Sunday, April 04, 2010


First of all, my gratitude for the guest posts the last few days.

Now, as for Jon Kyl's statement that Republicans may filibuster Obama's next Supreme Court nominee, well, what on earth would stop them? The only thing that might give them pause, I'd say, is -- perhaps -- a Hillary Clinton nomination, and that's only because they spent so much time pretending to like her in 2008 when they thought praising her might hurt Obama's chances in the fall. And I'm not sure even that would be an impediment. Frank Rich thinks Obama has his mojo back, and then some...

NOT since Clark Kent changed in a phone booth has there been an instant image makeover to match Barack Obama's in the aftermath of his health care victory. "He went from Jimmy Carter to F.D.R. in just a fortnight," said one of the "Game Change” authors, Mark Halperin, on MSNBC. "Look at the steam in the man's stride!" exclaimed Chris Matthews. "Is it just me, or does Barack Obama seem different since health care passed?" wrote Peter Beinart in The Daily Beast, which, like The Financial Times, ran an illustration portraying the gangly president as a newly bulked-up Superman.

... but somebody forgot to tell the public, which is giving Obama his lowest ratings ever (44% approval in the newest CBS poll).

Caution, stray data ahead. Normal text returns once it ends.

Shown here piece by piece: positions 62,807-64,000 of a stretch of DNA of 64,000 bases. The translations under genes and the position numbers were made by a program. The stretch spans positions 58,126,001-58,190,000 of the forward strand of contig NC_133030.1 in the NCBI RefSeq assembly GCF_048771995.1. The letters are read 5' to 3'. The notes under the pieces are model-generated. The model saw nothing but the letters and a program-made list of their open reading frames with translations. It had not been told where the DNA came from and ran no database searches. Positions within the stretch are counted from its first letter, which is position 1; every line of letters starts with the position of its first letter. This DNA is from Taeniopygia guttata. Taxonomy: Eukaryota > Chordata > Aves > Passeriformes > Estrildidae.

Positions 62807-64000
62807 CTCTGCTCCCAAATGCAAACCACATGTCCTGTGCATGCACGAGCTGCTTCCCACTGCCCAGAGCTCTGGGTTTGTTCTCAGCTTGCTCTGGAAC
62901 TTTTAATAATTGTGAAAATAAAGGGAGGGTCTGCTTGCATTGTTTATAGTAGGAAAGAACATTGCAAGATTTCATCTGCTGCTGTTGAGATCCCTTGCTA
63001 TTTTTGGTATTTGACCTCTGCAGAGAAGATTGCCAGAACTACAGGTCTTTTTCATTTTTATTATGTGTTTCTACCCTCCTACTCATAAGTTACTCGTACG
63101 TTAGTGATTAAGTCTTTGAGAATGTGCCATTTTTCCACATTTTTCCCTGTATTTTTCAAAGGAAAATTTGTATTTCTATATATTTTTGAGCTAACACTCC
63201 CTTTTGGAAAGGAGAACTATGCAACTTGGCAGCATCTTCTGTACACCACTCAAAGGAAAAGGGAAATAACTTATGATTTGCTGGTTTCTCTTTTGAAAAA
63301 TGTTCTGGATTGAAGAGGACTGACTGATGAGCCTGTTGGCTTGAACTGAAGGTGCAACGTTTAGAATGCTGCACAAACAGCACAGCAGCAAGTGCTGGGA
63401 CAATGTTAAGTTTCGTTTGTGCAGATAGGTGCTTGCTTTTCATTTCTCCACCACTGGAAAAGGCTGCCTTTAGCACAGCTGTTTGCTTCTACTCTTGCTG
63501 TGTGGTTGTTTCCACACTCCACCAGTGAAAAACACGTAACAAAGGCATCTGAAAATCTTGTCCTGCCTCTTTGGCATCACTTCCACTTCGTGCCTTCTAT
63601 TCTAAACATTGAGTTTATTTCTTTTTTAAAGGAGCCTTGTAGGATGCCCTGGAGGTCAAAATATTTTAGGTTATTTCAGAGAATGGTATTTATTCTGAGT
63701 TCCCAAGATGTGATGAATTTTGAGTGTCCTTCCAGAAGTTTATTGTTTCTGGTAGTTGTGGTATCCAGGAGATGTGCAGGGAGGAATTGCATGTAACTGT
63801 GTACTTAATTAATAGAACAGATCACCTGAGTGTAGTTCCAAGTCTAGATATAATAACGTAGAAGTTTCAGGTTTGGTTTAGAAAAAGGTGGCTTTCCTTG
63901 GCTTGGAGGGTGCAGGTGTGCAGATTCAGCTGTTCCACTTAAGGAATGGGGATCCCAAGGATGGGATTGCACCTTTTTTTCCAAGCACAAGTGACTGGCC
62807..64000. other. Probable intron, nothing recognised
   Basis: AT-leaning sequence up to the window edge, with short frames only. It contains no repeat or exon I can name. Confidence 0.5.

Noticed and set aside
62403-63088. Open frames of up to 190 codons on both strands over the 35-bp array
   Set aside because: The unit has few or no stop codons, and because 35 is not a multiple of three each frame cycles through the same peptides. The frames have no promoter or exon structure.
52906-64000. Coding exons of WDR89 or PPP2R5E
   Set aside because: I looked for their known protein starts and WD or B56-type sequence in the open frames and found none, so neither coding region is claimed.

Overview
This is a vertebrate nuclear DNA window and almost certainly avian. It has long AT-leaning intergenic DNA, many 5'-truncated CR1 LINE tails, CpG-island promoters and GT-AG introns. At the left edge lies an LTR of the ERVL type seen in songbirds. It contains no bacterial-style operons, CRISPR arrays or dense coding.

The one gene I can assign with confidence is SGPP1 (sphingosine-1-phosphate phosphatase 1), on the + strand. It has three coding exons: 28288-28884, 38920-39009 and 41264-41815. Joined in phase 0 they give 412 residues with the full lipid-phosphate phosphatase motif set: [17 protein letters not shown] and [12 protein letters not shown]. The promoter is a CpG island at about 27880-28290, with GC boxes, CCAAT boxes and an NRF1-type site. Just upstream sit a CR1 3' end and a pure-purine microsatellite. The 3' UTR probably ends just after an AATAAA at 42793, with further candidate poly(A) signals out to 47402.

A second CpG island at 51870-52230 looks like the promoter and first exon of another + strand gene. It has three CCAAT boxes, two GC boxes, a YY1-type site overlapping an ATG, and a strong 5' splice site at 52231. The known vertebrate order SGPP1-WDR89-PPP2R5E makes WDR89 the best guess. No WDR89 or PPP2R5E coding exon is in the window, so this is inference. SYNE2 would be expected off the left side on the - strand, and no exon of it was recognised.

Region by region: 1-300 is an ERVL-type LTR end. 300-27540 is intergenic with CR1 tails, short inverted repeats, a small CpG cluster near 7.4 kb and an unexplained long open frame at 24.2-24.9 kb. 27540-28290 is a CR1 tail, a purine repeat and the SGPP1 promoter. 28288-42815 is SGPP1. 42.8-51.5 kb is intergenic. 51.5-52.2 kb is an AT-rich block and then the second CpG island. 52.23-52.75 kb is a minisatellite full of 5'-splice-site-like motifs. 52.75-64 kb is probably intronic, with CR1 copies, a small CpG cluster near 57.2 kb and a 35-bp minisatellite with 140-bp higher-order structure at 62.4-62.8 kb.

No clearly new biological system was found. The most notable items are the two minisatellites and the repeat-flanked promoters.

The scary thing is that Obama may really feel he has his mojo back. I just want the guy to fight based on accurate assessment of how big the impediments he's facing are, and I fear that he's misjudging where he stands right now. He's not a winner because Republicans have declared that the health care fight isn't over until they say it's over, and I'm looking in vain for empirical evidence that the public has a problem with their decision. (The health care fight would be over if the bulk of the bill kicked in soon, but it doesn't.)

Why is Obama is a winner? Because conventional wisdom says that if you score a huge legislative victory, you're a winner? The Republicans don't care about conventional wisdom. They don't care about the bill passing any more that Iraqi insurgents in 2003 cared about the fall of Saddam.

Modern Republicans never care about conventional wisdom, or conventions of any kind? For some reason I'm reminded of 2004, when it was a mini-scandal that Bill Frist campaign against Tom Daschle, despite the fact that custom had previously dictated that one Senate leader doesn't campaign against another. Robert Byrd was appalled:

"What has become of civility? ... It used to be unheard of for Senate leaders to seek an active role against each other in campaigns," said Sen. Robert C. Byrd of West Virginia, who has served for more than 45 years and led his party for a dozen of them. "That time has gone," he lamented.

The broad public had no bloody idea that that violated Senate custom. The broad public has no idea now that there's an excessive number of filibusters now. The broad public will have no idea that it's an act of extremism if Republicans filibuster three, four, five Obama Supreme Court nominees in a row. I don't see anything in the polls right now that suggests the public will rally to Obama's defense if Republicans control the terms of debate and declare one nominee after another to be a dangerous lefty who's beyond the pale.

I'll be shocked if there's no filibuster.

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